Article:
Tom emerges above the tree line 

The colour of the landscape and the Devon Blue sky above tempted them to linger and savour what was clearly a local beauty spot.  The path got less distinct as they walked on, and as the footsteps crunched by it became clear that they would never get round the reservoir and make it back to rendezvous with the Daswoods for the planned late pub lunch that everyone was looking forward to.  A change of plan beckoned.
Lookout Sheep Keeping Watch on Tom and Bill

Green Tree Tunnel
Meldon Dam Face
Taking a detour down to the water's edge, and then back across the dam, Tom and Bill found their way back to the far side of the old disused quarry, and back up the steep track to find the Dashwoods all huddled together pouring over the results of the mornings paintings.  They were all hungry and thirsty, and the time was ripe to pack up the paints and head in the direction of the local.  Only Bruno was still hard at work, having commandeered a whole bench which he clearly needed for the intense creativity inspired by the surrounding scenery.

Bruno Works Hard at the Creativity
Now, many think that art is a solitary pursuit, and that is often how it turns out.  The truth is that many artists very often seek the company of other creatives and preferably those who also paint.  It's part of the passionate process, and getting together to discuss the detail of the subjects and the many ways of representing the colours, shapes and emotional response is part and parcel of the joy and agony that making art demands.  The impressionists were famous for getting together over an absinthe or three, and so are the Dashwoods, although they prefer to stick to a more refined tipple - the local ale.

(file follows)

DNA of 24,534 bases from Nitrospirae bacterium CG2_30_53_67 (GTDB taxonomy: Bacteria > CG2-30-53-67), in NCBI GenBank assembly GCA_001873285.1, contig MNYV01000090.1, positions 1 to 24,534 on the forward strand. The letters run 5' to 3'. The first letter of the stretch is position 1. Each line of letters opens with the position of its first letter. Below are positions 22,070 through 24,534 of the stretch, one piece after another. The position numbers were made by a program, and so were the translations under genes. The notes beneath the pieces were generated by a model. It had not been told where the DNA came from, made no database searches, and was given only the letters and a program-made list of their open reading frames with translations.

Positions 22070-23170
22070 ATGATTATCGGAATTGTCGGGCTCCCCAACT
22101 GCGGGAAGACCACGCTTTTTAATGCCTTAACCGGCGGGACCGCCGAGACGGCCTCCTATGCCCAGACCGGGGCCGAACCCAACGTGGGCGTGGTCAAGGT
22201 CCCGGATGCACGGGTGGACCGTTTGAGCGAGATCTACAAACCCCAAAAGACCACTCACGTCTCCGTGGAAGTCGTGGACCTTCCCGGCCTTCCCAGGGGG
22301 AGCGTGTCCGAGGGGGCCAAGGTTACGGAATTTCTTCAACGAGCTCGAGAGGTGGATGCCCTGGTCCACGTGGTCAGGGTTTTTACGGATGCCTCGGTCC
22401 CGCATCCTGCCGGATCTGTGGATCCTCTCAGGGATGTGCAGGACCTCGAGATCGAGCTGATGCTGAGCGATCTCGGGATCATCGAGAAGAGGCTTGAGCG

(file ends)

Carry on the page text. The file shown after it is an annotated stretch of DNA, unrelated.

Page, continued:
Its often done in a setting shared with good beer, wine and tasty food.  The inspirations are even greater, and the discussions more animated when a group of artists post-mortem the day of painting over a few pints.

There were days when the group shelved brushes, paints and canvasses to visit local sites of interest.  The Fitch Foundry in Sticklepath was superb!  We thought that it would be generally boring, but the main attraction for the Dashwoods was a huge working water-wheel that entirely powered the foundry.  Unbelieveably, there was a scheduled, working demo of how an ancient foundry worked, complete with a smithy who took questions as he hammered the glowing billets into shape.  Slowly,  realisation the beautiful tinkling stream running past rocks and clumps of stream-side flowers also had an was the driving force that...........................(to be continued.)

View from Branscombe Common

Lynne & Easel

Chris painting - Belstone Common

Love at 1st Sight

Last Morning Mist Rising




Au Revoir Estrayer